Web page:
I have never heard of such a requirement, though it is often recommanded to have a list. I keep a copy of the repeat prescription on my phone, but I have never needed it. Customs are not stupid, they know the difference between prescribed medicines and drugs. And they only stop a small random sample (unless you look suspicious).

Now, if you were entering a middle eastern or a south-east Asian country I would be more concerned about paperwork.

Posted by
6514 posts

I, and others, have traveled all over the world with prescription meds without a doctor's note. I just carry them in the original container or, if I put them in a baggie I include a copy of the prescription. But I have never been asked about them anywhere - which is not to say you might be asked, it would depend on the situation. Are they liquids that don't comply with the 3-1-1 sizes and need to be carried on as 'medically necessary' - then you might need a doctor's note to that effect. Also, for narcotics, you may need it.

Posted by
3485 posts

We have traveled to Greece and throughout the world and always carry prescription medications in original containers without any issues. That said, if you lose your medications in original containers, it is advisable to have a print out of all your prescribed medications. I have the ability to copy this list from my health provider website.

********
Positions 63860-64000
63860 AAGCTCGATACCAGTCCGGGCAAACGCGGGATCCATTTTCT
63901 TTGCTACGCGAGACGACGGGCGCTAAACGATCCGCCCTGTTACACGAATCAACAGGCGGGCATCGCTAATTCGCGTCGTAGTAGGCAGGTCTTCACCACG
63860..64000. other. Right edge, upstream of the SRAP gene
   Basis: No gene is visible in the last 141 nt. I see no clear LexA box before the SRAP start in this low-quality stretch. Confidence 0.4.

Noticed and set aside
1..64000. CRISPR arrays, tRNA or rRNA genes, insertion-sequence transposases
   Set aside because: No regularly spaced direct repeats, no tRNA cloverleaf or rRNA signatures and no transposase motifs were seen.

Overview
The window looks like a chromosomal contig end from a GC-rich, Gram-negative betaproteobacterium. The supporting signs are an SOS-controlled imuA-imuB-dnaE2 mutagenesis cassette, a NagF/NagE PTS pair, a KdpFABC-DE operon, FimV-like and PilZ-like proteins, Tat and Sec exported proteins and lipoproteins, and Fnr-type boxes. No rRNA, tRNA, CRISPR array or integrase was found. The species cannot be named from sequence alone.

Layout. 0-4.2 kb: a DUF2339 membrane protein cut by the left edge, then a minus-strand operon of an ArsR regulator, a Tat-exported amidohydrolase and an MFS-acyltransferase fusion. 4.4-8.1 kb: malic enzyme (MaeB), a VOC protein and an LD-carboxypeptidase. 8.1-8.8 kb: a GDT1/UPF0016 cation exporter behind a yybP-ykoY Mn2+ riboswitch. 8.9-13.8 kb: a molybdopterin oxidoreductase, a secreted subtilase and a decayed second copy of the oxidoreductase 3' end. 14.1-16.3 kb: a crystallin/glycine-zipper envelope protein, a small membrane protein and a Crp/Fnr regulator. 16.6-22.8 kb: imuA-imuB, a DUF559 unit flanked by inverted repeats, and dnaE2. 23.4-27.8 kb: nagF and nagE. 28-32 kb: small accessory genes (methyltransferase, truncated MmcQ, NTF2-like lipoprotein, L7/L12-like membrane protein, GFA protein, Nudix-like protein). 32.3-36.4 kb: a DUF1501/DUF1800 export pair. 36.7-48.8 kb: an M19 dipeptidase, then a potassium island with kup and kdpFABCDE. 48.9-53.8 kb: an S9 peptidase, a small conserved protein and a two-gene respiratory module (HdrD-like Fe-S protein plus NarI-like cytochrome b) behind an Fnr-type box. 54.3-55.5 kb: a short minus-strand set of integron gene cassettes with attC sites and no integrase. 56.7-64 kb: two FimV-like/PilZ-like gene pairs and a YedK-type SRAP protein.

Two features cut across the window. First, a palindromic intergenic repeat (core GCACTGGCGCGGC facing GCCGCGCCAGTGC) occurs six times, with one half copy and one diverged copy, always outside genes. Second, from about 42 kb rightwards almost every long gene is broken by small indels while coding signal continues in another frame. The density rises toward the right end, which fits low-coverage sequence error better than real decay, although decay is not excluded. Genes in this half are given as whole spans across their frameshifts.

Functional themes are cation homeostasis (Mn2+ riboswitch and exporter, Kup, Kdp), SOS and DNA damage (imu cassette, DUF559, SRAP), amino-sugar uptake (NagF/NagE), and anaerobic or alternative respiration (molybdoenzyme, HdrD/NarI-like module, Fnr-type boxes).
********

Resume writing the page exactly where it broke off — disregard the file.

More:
Posted by
166 posts

I would encourage you to get a letter with the doctor's office letterhead that lists your medication and is signed and dated to take with you. I have done this over the last 10 years of travel and only had to use it once but the moment i produced the letter everything was no longer an issue and I was on my way. I see it as insurance in case you run into a overly zealous TSA/customs/whatever agent. The most important meds that have to be in there original bottle are narcotic pain pills, they are not as picky about blood pressure, cardiac or other meds.

Posted by
8293 posts

donseery, my doctor would charge $50 to provide such a document.

Posted by
166 posts

Norma,
If my doctor charged me for a simple letter like this I would get a new doctor! LOL

(With electronic medical records it is very simple to generate a letter like this)

Posted by
8293 posts

It is such a simple matter to just take one’s medications in the pharmacy vials, which are labelled with the the prescription no. and the MD’s name and licences number.